Risk factors for OSA include
⎥ excessive weight
⎥ thick neck circumference
⎥ gender (males twice as likely as females)
⎥ age (increased likelihood over age 60)
⎥ family history of OSA
⎥ alcohol, tranquilizer or sedative use
⎥ smoking (three times more likely than non-smokers)
Modern medicine offers a variety of treatment options for OSA. Since obesity is a contributing factor, the first prescription a doctor is likely to write is, “Lose Weight.” Surgical options like Tracheostomy (creating an opening into the windpipe) and procedures that remove excess tissue from the airways both achieve success but involve risks. Less invasive, alternative treatments also exist, such as using acupuncture to build up the tongue muscles and strengthening the airways by playing woodwind instruments like the didgeridoo, an Australia aboriginal instrument. More traditional therapies include dental appliances to reposition the lower jaw, and nasal strips placed over the nostrils to modify the pressure in the airway. Recently, the FDA approved a neurostimulator that delivers an electrical pulse to the back of the tongue to prevent blockage in the airway.
Continuous Positive Airway Pressure, first described by Colin Sullivan and Associates in Sydney Australia in 1981, is one of the most effective options for OSA. CPAP is respiratory ventilation that uses mild air pressure to keep airways open, and has been endorsed by the American Academy of Sleep Medicine. During sleep, a machine delivers air though a mask over the nose or over both the nose and mouth. Most insurers now cover both polysomnography and CPAP appliances. The machines record nightly use, and insurers will discontinue payment if patients fail to comply with prescribed treatment. Unfortunately, some patients have difficulty adjusting to the presence of the masks or to the noise of the machine. Only about half of the patients who are diagnosed with OSA actually comply with their CPAP treatment. Experts suggest that better patient education and preparation could improve that situation. CPAP has proved reliable in lowering blood pressure and alleviating the deadly effects of OSA. Those who do comply report more satisfying sleep and more energized waking hours.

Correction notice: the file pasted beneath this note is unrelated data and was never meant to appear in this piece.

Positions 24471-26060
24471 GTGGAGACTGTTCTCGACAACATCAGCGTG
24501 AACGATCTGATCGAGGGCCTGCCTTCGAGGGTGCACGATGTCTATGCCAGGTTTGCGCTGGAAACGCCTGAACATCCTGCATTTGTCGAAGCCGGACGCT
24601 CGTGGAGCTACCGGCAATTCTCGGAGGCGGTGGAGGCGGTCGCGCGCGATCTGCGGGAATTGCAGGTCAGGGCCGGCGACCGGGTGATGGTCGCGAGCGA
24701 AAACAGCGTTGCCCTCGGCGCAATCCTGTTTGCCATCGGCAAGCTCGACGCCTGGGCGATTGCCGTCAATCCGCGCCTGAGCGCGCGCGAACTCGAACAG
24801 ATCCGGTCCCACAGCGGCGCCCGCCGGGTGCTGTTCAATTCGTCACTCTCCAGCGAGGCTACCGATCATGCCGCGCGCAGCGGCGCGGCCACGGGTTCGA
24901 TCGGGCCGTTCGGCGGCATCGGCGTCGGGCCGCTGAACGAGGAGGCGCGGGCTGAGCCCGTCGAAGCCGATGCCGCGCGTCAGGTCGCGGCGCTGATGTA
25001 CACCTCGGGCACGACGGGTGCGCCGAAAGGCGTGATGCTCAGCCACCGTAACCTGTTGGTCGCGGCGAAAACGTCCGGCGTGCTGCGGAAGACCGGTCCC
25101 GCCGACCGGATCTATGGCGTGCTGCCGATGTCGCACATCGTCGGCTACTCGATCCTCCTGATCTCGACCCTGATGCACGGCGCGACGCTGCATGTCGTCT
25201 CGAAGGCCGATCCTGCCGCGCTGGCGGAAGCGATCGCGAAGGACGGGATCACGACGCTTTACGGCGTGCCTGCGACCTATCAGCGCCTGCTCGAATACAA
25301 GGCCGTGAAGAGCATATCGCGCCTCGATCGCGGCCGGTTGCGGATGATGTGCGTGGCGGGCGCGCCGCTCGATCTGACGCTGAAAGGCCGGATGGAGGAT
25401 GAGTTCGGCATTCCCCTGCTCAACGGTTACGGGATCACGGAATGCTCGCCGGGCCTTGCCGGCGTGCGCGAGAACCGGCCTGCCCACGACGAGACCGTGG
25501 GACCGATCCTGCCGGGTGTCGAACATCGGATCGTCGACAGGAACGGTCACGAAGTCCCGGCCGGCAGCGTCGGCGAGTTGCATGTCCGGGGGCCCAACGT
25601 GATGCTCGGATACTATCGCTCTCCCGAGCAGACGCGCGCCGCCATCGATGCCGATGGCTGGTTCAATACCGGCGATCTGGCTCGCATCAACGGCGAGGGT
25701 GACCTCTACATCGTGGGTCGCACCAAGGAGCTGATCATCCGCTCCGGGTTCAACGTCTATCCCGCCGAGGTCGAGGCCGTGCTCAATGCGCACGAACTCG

Obstructive sleep apnea is a snore you can’t ignore. If your bed partner is a heroic snorer who regularly gasps for breath, don’t send him to the guest room with his pillow and blanket. Send him to the doctor’s office for a medical evaluation and possible testing. Responding to OSA with a treatment plan might allow you both to get a good night’s sleep.
The profile of OSA has been evident since ancient times. In the fourth century, B.C., Hippocrates and his colleagues wrote of the relationship between obesity and sudden death in “open-mouthed snorers.” Roman writer Pliny the Elder was described as extremely obese and falling asleep during the day. William Shakespeare depicted his iconic character Falstaff as exhibiting classic OSA symptoms. In 1918, physician William Osler, co-founder of Johns Hopkins Hospital, first referred to the condition as “Pickwickian Syndrome,” after an overweight, drowsy character in Charles Dickens’ first novel, The Pickwick Papers. Although many historic figures have been the subjects of speculation as sufferers (Napoleon, Brahms, Queen Victoria), only President William Howard Taft was actually diagnosed with what we now refer to as OSA. After he left office, he lost weight and allegedly experienced fewer symptoms. —K.J.